Top of the Pops – once seen…

Certain characters that found their way into our living room have lodged themselves in my brain and won’t depart.  If you’re reading this and are young enough not to have seen any of the following, I urge you to look them up on YouTube.

It is to these unique individuals that I dedicate this Top 5, in time-honoured reverse order.  Gentlemen, we salute you.

5.  Rob Davis of Mud

That’s right (that’s right, that’s right, that’s right – oh, stop it), the one who often wore long dresses paired with huge earrings and looked like your auntie dolled up for a Christmas party.  Spookily, as I’m writing, Groovejet by Spiller/Sophie Ellis-Bextor has started playing on the radio, which is one of the songs Davis went on to have success with as a songwriter, along with Can’t Get You Out of My Head for Kylie.  Respect.  But not forgiven for those dresses.

4.  Den Hegarty of Darts

Darts were flipping brilliant on TOTP if you were a kid in the late 70s, because they were fun, colourful, and did jolly doo-wop songs that you could sing along and jig about to.  In the middle of all this was Den Hegarty singing the bass line, gurning into the camera like a loon, moving like a maniac and sporting some of the loudest (and yet coolest) suits on the planet.  Genius.

3.   Dave Hill of Slade

Slade reliably belted out great songs, but I always found my eye drawn to Dave and his ‘look’ du jour.  I’m sure I’m not alone.  To my mind, only Peter Gabriel (in tonsure mode) and possibly Mike Score of A Flock of Seagulls (back in the day) ever sported odder interpretations of the word ‘fringe’.  He often wore costumes that looked like bits of sci-fi movie sets glued together and platform boots that would probably be banned now due to ‘elf and safety’.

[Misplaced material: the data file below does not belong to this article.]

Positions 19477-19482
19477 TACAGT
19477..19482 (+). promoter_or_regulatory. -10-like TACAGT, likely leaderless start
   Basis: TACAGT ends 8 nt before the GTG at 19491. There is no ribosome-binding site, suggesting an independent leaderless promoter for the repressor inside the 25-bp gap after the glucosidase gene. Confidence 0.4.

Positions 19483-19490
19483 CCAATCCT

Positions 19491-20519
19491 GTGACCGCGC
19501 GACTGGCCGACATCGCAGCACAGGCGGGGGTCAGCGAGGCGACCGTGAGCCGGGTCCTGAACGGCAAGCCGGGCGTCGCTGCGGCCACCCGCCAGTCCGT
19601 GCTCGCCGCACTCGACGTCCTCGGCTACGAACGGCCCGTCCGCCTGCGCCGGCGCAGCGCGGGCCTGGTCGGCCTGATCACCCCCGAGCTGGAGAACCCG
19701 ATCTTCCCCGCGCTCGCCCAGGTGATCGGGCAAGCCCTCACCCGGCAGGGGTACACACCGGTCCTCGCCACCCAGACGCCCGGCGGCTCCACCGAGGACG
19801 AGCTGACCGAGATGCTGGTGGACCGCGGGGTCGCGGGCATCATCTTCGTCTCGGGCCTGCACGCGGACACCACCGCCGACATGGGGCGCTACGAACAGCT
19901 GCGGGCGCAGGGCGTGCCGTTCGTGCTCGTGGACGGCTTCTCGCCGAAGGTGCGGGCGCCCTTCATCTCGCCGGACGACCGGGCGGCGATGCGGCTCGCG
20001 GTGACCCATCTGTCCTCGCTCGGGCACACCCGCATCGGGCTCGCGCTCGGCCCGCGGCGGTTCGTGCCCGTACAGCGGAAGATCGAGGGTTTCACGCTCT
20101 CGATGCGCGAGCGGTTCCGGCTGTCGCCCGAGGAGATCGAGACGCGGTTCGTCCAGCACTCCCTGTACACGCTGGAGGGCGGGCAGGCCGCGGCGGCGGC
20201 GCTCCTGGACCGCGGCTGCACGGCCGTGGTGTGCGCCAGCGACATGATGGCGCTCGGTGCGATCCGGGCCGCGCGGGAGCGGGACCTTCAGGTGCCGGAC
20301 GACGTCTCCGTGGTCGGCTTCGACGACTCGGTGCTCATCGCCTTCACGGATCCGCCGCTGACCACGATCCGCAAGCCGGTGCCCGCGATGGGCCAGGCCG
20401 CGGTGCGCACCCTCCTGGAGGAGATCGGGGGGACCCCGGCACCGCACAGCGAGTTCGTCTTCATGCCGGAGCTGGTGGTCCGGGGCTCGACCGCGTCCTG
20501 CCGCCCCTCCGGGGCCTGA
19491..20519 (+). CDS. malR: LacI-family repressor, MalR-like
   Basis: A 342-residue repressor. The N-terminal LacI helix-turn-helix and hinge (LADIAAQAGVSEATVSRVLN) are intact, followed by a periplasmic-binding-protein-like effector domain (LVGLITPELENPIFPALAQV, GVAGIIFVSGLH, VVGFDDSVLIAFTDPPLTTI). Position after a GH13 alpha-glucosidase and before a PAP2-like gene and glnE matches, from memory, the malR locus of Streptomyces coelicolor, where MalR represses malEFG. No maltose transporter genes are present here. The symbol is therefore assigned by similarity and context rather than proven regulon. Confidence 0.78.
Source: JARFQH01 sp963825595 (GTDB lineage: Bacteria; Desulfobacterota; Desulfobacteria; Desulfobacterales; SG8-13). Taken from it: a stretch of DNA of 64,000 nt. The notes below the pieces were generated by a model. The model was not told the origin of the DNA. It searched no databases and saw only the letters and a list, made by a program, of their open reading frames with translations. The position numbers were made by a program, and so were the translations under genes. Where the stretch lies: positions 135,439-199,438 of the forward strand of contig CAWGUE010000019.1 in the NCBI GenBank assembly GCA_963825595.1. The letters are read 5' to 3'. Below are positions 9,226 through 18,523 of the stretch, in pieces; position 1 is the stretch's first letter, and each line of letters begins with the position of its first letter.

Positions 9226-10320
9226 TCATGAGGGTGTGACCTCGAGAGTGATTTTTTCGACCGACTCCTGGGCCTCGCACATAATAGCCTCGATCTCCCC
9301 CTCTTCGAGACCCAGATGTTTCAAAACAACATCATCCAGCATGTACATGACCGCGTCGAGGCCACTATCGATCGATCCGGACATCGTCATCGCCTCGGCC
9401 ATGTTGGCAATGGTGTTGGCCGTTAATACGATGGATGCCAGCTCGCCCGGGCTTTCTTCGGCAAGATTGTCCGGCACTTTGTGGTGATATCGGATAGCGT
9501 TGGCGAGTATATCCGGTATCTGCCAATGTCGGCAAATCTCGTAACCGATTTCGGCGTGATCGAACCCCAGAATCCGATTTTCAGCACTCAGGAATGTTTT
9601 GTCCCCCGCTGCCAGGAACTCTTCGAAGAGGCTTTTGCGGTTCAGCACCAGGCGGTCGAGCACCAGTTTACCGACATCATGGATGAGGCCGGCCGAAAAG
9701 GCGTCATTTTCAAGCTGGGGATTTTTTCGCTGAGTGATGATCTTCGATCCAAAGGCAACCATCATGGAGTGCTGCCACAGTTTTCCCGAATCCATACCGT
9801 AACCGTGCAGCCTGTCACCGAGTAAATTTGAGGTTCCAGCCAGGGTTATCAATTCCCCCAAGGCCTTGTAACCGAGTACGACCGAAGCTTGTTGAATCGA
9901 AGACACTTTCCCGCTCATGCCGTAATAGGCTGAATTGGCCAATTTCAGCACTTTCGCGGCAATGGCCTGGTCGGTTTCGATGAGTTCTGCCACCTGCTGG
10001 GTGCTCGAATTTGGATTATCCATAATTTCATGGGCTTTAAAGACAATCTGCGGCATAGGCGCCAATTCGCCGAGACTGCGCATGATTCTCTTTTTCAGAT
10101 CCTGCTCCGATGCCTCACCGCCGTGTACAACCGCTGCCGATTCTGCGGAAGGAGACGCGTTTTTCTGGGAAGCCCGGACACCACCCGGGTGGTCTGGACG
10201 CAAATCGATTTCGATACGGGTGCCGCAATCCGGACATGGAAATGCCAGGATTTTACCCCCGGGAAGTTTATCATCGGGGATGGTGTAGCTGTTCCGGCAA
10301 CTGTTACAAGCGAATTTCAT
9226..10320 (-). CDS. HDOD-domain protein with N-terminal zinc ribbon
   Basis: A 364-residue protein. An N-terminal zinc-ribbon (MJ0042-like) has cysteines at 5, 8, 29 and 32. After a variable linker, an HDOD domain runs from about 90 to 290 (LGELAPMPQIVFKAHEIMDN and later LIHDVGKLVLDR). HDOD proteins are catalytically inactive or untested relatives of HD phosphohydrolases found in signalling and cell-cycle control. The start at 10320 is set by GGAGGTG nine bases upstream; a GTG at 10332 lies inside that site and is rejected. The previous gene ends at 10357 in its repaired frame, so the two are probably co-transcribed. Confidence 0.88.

2.  Zal Cleminson of The Sensational Alex Harvey Band

With his pierrot make-up, and dressed like a stripy version of a harlequin, he would tilt his head towards the camera with strange mixture of sweetness and menace.  Once seen, never forgotten.

1.  Ron Mael of Sparks

Had to be.  I was seven when This Town Ain’t Big Enough… was in the Top 10 and so Mr Mael and his brother were on TOTP rather a lot, so lots of scope for inducing nightmares amongst the nation’s children.  Solitary, sinister, sedentary and strange, you couldn’t help but watch him.  His stare alone would have been disturbing enough, without the Hitler-esque moustache.

Despite all this, in later life I have learned to appreciate Sparks for their brilliant songs and humour, for the fact that they wrote a song about owning the BBC and that the news section of their website is called ‘The Daily Mael.’

1970s, Culture Bunker, Music, Time Machine

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